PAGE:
readily perceived by the eye or the understanding; evident; obvious; apparent; plain: a manifest error.
Psychoanalysis. of or relating to conscious feelings, ideas, and impulses that contain repressed psychic material: the manifest content of a dream as opposed to the latent content that it conceals.

verb (used with object)


Origin of manifest

1350–1400; (adj.) Middle English < Latin manifestus, manufestus detected in the act, evident, visible; (v.) Middle English manifesten < Middle French manifester < Latin manifestāre, derivative of manifestus. See manus, infest
Related formsman·i·fest·a·ble, adjectiveman·i·fest·er, nounman·i·fest·ly, adverbman·i·fest·ness, nounnon·man·i·fest, adjectivenon·man·i·fest·ly, adverbnon·man·i·fest·ness, nounpre·man·i·fest, verbre·man·i·fest, verb (used with object)self-man·i·fest, adjectivesu·per·man·i·fest, verb (used with object)un·man·i·fest, adjectiveun·man·i·fest·ed, adjective

Synonyms for manifest

Synonym study

3. See display.

Antonyms for manifest Unabridged Based on the Random House Unabridged Dictionary, © Random House, Inc. 2019

Examples from the Web for manifest

Contemporary Examples of manifest

Historical Examples of manifest

  • He was besides too proud to manifest his interest in the special contents of this letter.

    Weighed and Wanting

    George MacDonald

  • Simplicity and self-forgetfulness were manifest in carriage and utterance.

    Weighed and Wanting

    George MacDonald

  • Though he strove to put confidence into his words, his painful doubt was manifest.

    Within the Law

    Marvin Dana

  • Only once did the white man speak or manifest the slightest interest.

    The Leopard Woman

    Stewart Edward White

  • And it is manifest that for this country of Guayana the proper person has not been appointed.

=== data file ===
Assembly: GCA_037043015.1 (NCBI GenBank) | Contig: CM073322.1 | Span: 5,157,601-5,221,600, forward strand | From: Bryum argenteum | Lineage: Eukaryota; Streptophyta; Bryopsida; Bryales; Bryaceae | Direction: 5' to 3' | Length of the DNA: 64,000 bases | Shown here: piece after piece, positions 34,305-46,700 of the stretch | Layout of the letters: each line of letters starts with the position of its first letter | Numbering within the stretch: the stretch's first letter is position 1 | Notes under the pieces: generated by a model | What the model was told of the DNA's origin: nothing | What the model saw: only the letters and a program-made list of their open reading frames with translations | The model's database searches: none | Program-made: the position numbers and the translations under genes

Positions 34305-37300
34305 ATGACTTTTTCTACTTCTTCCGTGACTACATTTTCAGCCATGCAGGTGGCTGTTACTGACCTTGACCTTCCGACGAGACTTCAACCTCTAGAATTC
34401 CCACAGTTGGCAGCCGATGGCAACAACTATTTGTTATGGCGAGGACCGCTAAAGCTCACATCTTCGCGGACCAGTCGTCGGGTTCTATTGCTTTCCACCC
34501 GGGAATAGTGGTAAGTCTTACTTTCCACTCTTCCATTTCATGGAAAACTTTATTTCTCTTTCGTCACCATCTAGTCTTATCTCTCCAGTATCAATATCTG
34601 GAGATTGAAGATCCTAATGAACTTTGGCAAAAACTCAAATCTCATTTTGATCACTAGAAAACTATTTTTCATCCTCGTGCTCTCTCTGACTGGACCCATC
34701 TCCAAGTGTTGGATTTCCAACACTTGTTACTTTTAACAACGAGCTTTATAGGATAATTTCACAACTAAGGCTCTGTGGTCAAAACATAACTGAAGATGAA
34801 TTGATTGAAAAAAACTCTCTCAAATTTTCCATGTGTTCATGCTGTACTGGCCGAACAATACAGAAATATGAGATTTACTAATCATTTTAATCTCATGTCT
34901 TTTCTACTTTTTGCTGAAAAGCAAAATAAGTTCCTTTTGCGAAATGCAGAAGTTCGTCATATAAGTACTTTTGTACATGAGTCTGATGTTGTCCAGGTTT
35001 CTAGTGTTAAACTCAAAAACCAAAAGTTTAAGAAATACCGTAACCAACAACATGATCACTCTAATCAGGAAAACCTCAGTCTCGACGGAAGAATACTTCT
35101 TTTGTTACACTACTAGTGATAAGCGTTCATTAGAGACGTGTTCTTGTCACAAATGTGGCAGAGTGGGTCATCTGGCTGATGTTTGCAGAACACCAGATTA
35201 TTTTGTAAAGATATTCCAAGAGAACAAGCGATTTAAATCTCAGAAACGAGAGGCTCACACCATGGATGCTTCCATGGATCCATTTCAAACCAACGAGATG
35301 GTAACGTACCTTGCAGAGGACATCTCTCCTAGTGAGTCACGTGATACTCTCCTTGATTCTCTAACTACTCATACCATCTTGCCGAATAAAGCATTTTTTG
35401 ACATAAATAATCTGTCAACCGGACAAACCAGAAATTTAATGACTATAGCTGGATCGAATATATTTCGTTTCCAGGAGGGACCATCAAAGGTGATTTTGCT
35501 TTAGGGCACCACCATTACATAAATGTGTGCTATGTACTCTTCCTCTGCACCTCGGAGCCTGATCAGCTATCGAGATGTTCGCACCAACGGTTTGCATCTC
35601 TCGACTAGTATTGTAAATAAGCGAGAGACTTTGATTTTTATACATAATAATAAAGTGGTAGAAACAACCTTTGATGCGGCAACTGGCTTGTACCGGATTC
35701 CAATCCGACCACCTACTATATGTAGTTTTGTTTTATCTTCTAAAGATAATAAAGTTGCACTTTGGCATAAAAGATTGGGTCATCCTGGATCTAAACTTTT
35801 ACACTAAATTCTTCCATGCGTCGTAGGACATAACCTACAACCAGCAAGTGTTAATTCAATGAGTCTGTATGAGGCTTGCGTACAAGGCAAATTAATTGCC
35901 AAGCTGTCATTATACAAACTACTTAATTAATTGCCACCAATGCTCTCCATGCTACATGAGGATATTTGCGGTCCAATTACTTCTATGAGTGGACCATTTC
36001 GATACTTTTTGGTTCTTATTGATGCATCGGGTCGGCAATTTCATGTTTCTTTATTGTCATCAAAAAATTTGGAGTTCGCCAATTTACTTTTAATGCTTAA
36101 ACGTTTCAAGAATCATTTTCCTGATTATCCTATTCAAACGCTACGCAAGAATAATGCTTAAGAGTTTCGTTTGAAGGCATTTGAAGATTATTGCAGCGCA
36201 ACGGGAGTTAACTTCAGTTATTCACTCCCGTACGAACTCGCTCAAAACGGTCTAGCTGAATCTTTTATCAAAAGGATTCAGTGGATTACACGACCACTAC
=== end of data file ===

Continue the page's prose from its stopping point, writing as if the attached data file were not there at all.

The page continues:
Green Mansions

    W. H. Hudson

British Dictionary definitions for manifest



easily noticed or perceived; obvious; plain
psychoanal of or relating to the ostensible elements of a dreammanifest content Compare latent (def. 5)


(tr) to show plainly; reveal or displayto manifest great emotion
(tr) to prove beyond doubt
(intr) (of a disembodied spirit) to appear in visible form
(tr) to list in a ship's manifest


a customs document containing particulars of a ship, its cargo, and its destination
  1. a list of cargo, passengers, etc, on an aeroplane
  2. a list of railway trucks or their cargo
  3. mainly US and Canadiana fast freight train carrying perishables
Derived Formsmanifestable, adjectivemanifestly, adverbmanifestness, noun

Word Origin for manifest

C14: from Latin manifestus plain, literally: struck with the hand, from manū with the hand + -festus struck
Collins English Dictionary - Complete & Unabridged 2012 Digital Edition © William Collins Sons & Co. Ltd. 1979, 1986 © HarperCollins Publishers 1998, 2000, 2003, 2005, 2006, 2007, 2009, 2012

Word Origin and History for manifest

late 14c., "clearly revealed," from Old French manifest "evident, palpable," (12c.), or directly from Latin manifestus "plainly apprehensible, clear, apparent, evident;" of offenses, "proved by direct evidence;" of offenders, "caught in the act," probably from manus "hand" (see manual) + -festus "struck" (cf. second element of infest).

Other nations have tried to check ... the fulfillment of our manifest destiny to overspread the Continent allotted by Providence for the free development of our yearly multiplying millions. [John O'Sullivan (1813-1895), "U.S. Magazine & Democratic Review," July 1845]

The phrase apparently is O'Sullivan's coinage; the notion is as old as the republic.


late 14c., "to spread" (one's fame), "to show plainly," from manifest (adj.) or else from Latin manifestare "to discover, disclose, betray" (see manifest (adj.)). Meaning "to display by actions" is from 1560s; reflective sense, of diseases, etc., "to reveal as in operation" is from 1808. Related: Manifested; manifesting.


"ship's cargo," 1706; see manifest (adj.). Earlier, "a public declaration" (c.1600; cf. manifesto), from French manifeste, verbal noun from manifester. Earlier still in English as "a manifestation" (1560s).

Online Etymology Dictionary, © 2010 Douglas Harper